Problem

Even after decades of researching painkillers, morphine still remains one of the most effective drugs against pain. Most painkillers have an upper threshold – at a certain point, they are ineffective. However, morphine is able to block more and more pain with increasing doses. Morphine does have side effects though, from minor ones such as nausea and constipation to life-threatening side effects of respiratory depression. Though far from perfect, morphine is still considered the most valuable painkiller in contemporary medicine.
Though we have always known morphine to be extremely effective, it’s mechanism of action has evaded scientists for a long time. We now know that morphine is so effective because it acts directly on opioid receptors, a type of g-protein coupled receptor (GPCR) that modulates pain in our nervous system. Opioid receptors are distributed widely in the brain, and can be found in our spinal cord and digestive tract. These receptors are known to respond to compounds such as encephalin, built by our own bodies to control pain. For example, during exercise, endorphins are produced which can reduce pain levels during strenuous activity. Morphine can mimic these compounds and artificially block pain messages.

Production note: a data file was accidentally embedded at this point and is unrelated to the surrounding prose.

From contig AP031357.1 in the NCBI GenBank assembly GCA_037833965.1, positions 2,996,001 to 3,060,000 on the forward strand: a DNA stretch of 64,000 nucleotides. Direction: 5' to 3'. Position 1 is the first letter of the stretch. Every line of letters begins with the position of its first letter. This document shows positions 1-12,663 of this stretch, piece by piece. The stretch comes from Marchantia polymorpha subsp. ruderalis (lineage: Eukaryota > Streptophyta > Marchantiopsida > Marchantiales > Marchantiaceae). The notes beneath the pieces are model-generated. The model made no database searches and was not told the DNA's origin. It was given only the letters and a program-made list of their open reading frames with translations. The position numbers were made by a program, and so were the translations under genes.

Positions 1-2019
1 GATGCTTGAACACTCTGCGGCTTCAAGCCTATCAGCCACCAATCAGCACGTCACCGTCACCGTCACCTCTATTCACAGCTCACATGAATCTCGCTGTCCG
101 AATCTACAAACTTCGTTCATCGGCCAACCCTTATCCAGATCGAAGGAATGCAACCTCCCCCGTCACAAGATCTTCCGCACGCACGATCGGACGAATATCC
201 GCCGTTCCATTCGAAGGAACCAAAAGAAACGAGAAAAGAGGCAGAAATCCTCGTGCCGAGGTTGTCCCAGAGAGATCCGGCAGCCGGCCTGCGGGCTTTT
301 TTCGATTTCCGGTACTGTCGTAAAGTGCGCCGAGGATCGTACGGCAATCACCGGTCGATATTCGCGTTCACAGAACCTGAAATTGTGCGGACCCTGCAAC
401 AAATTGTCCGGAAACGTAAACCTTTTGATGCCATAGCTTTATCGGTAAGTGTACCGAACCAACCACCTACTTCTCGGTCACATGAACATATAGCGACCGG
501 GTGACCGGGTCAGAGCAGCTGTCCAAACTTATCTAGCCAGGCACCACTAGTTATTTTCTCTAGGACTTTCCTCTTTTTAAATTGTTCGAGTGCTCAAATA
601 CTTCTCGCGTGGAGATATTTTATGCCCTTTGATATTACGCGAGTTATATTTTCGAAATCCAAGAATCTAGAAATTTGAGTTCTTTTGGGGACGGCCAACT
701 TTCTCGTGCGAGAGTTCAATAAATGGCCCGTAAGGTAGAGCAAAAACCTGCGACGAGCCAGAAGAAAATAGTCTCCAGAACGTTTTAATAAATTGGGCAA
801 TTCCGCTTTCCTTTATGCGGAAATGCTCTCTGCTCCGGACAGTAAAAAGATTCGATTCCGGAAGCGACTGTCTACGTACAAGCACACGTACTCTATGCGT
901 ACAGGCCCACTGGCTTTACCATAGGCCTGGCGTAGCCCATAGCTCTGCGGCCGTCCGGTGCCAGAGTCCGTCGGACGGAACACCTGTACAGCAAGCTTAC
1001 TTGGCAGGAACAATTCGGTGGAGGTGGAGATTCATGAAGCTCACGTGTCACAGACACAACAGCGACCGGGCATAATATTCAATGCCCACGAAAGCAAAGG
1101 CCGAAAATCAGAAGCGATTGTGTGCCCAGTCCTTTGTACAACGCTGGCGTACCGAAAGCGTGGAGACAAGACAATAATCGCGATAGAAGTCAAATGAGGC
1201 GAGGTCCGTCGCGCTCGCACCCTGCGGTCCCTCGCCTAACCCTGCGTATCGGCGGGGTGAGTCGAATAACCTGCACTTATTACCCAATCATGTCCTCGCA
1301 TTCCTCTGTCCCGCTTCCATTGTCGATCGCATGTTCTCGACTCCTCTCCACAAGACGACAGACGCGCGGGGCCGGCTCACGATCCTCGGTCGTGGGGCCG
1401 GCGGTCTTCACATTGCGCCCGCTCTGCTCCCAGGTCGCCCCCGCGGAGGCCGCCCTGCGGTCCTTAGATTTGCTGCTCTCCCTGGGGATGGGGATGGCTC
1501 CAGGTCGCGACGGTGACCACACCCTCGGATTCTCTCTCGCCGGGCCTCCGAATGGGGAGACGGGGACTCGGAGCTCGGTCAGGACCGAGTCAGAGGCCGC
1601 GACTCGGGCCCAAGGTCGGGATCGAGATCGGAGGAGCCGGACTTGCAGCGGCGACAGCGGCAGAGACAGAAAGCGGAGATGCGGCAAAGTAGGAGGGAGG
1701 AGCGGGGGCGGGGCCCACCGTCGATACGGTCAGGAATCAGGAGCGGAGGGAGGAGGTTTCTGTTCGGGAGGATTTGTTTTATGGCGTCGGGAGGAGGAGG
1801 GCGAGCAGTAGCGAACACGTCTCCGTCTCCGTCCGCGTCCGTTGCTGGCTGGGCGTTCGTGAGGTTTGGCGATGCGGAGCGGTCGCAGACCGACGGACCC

When morphine binds to opioid receptors, it activates a series of events in which the GPCR activates its corresponding g-protein and triggers an increased conduction through potassium channels, decreased conduction through calcium channels, and an inhibition of adenylyl cyclase, also known as adenylate cyclase. Together, these changes in our nervous system reduce the effect of our body’s signaling systems that transmit pain.
Why might a side effect of morphine be constipation?
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